You might be seeing a new phrase in the world of investing nomenclature. ESG investing might be a new phrase to you, but the concept has been around for a few years. Maybe you’re already employing this investing strategy in your portfolio.
What is ESG Investing?
ESG investing is short for Environment, Social and Governance Investing. This might be the first (or second time) you have seen this term, but this investing concept has been around for over 50 years.
Millennials are largely credited with making ESG investing popular. Instead of solely focusing on making the most profit possible, the “emerging affluent” want to put their money where their mouth is to build their net worth while investing in companies with similar values.
You might know of it as “socially responsible investing” or even “faith-based investing.” Depending on which investing platform you use, you can screen ETFs for socially-responsible factors.
These social-minded funds avoid the following types of companies:
- “Vice stocks” that promote alcohol, tobacco, or firearms
- Military contractors (Stocks that promote war)
- Non-environmentally friendly companies (coal or nuclear power) or companies that heavily pollute the environment
- Companies with low labor standards (child labor, sweat factories)
- Companies that don’t promote gender diversity
Every ESG ETF has a different investing strategy, so some funds will be more lenient or stricter than others. In general, ESG funds adhere to principles of the UN Global Compact.
How To Invest in ESG ETFs
Investing in ESG ETFs and mutual funds is easier than you think. You can do it as a DIY investor or with a robo-advisor.
How DIY Investors Can Invest in ESG ETFs
More 401k plans are now offering ESG mutual funds that you can invest in, but your only option still might be investing in your personal IRA or a non-retirement brokerage account. Whether you invest with a discount online brokerage like Vanguard and Fidelity or a free investing app like Robinhood or M1 Finance, you can invest in any ESG ETF that trades on market.
You can also invest in ESG mutual funds, but this option might only be cost-effective if you don’t have to pay a brokerage fee to buy the fund. Also, mutual funds might have a minimum initial investment requirement of at least $3,000. If you’re a beginner investor with small amounts of money to invest, ETFs are better because you can buy single shares for $100 or less.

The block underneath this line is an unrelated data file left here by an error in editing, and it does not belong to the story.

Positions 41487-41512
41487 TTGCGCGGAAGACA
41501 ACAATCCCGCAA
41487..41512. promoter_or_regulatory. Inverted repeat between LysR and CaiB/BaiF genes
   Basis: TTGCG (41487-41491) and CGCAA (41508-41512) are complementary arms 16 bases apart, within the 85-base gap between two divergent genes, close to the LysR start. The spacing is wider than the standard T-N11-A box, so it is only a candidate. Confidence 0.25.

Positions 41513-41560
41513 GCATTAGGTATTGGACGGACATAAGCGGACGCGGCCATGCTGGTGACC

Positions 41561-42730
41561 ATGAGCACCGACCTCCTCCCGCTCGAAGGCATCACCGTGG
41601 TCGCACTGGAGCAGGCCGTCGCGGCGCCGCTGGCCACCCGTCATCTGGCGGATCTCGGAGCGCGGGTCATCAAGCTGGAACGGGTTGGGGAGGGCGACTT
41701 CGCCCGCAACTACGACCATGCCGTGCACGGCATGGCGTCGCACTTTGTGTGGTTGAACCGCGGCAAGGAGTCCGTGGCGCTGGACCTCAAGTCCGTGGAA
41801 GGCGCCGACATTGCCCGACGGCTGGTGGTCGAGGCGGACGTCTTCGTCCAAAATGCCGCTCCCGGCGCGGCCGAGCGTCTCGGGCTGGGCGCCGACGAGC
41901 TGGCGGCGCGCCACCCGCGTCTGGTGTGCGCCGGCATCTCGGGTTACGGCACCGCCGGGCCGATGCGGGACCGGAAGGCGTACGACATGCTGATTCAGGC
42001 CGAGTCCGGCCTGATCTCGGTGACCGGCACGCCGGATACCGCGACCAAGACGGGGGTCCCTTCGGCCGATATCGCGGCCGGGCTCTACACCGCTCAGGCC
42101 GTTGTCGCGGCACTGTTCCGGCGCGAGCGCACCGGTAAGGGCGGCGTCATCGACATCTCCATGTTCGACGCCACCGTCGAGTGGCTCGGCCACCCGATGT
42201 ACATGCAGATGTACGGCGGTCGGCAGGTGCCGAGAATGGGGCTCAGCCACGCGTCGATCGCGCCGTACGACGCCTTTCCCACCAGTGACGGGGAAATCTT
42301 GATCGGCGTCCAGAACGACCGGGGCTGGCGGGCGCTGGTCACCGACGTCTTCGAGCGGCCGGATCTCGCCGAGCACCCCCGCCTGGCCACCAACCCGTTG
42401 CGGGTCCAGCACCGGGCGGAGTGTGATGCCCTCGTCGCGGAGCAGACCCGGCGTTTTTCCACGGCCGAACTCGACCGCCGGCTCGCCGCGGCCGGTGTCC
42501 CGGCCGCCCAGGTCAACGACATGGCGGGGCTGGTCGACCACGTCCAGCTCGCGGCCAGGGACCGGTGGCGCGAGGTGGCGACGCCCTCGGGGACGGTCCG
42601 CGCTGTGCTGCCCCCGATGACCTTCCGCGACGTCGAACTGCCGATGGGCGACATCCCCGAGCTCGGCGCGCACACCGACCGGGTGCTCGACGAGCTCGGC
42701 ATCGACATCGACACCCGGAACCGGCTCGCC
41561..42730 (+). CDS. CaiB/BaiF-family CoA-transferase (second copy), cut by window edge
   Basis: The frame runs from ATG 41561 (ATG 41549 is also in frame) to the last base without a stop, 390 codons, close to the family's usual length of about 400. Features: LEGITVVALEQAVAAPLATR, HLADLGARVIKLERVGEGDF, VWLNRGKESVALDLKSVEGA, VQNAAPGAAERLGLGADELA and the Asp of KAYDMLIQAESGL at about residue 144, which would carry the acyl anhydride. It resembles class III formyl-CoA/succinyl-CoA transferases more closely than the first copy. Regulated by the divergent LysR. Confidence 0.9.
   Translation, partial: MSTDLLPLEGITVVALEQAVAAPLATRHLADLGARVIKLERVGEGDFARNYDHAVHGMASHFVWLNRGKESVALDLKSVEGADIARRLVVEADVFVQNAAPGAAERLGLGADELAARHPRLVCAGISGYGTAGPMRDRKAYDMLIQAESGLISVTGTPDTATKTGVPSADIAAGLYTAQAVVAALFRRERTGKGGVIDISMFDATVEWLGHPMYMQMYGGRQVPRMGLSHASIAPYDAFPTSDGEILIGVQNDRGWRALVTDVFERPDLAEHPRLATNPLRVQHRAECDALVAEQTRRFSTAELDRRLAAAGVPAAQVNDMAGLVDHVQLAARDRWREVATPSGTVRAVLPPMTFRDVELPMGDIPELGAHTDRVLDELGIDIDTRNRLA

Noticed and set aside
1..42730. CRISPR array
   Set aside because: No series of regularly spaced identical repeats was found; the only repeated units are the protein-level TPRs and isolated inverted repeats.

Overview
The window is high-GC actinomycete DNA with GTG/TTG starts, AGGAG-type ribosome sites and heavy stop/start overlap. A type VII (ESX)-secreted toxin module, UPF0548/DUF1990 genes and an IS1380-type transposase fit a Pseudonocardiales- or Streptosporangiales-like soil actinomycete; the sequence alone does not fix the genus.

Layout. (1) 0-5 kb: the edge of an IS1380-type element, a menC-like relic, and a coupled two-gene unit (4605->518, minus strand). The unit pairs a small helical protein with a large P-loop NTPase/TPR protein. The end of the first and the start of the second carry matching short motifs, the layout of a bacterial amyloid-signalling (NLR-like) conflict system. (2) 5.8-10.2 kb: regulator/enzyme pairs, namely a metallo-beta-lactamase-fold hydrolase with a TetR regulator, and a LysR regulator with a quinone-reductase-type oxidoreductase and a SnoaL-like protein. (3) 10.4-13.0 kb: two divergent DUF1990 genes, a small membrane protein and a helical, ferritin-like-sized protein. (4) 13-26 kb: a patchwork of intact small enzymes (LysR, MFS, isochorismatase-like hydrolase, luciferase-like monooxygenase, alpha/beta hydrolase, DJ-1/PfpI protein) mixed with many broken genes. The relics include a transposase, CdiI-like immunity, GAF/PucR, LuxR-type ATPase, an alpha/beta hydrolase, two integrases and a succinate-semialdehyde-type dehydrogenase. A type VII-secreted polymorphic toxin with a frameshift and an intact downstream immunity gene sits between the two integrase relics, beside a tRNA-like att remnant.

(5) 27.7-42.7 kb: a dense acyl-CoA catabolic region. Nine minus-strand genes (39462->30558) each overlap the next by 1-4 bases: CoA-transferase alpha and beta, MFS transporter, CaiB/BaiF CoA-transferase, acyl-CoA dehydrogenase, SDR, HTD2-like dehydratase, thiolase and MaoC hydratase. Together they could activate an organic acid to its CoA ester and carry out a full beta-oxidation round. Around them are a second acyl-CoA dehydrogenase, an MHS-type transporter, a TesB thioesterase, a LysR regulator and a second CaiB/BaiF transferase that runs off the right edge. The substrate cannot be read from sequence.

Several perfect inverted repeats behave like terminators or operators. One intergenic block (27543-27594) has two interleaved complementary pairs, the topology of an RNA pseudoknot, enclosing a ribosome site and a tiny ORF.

Below are some of the most popular ESG ETF stock symbols:
- SHE: SPDR SSGA Gender Diversity ETF
- KLD: iShares MSCI KLD 400 Social ETF
- LOWC: iShares Low Carbon Target ETF
Like other investing categories, new ESG-focused ETFs are regularly launching to focus on the various environmental and social values.
Bonus Tip: With any ETF, consider investing in2 commission-free ETFs to save money. Even if a trade costs $4.95 to buy or sell, that’s $5 less that are invested to earn passive income.
Use an ESG Investing Platform
You can also automatically invest in different ESG funds with robo-advisor platforms too. During the initial setup process, you decide which ESG values are most important to you and how much money you want to invest. Then, the advisor platform takes care of the rest.
- Low carbon
- Socially responsible
- Gender diversity
- Local initiatives
- Affordable housing
Your portfolio allocation is based on your risk tolerance: conservative, balanced, aggressive
Swell Investing lets you invest in themed portfolios including:
- Green Tech
- Clean Water
- Zero Waste
- Renewable Energy
- Disease Eradication
- Healthy Living
All of these portfolios launched on September 30, 2016. Through June 2018, three of the six portfolios have outperformed the S&P 500 over the same time period. Maybe you prefer investing in index funds, but setting aside a small portion of your cash for ESG investing can also be an excellent way to diversify your portfolio.
Is ESG Investing a Good Idea?
Experienced investors are divided on whether or not ESG investing is a good idea. We’ll look at the pros and cons of ESG investing.
- Invest in companies with similar values as yours (i.e. you can put your money where your mouth is)
- A unique way to diversify your stock portfolio and not completely rely on index funds
- Potentially less risky than investing in with an unsustainable business plan
- ESG ETFs can underperform index funds which track the entire market (i.e. you earn less money)
- Expense fees for ESG funds can be higher than non-ESG investments
- Socially-responsible investing might only invest in “less bad” companies
- Your portfolio might not be properly diversified
ESG funds aren’t guaranteed to help you make money every year (no investment is), but they are another option to potentially build your net worth.
Whether or not you invest in ESG funds or socially-minded companies by trading individual company stocks, investing in ESG-focused funds is another tool you can use to build your net worth. As with any investment, you must perform your due diligence before you invest and you must make sure your portfolio is properly allocated to minimize investment risk.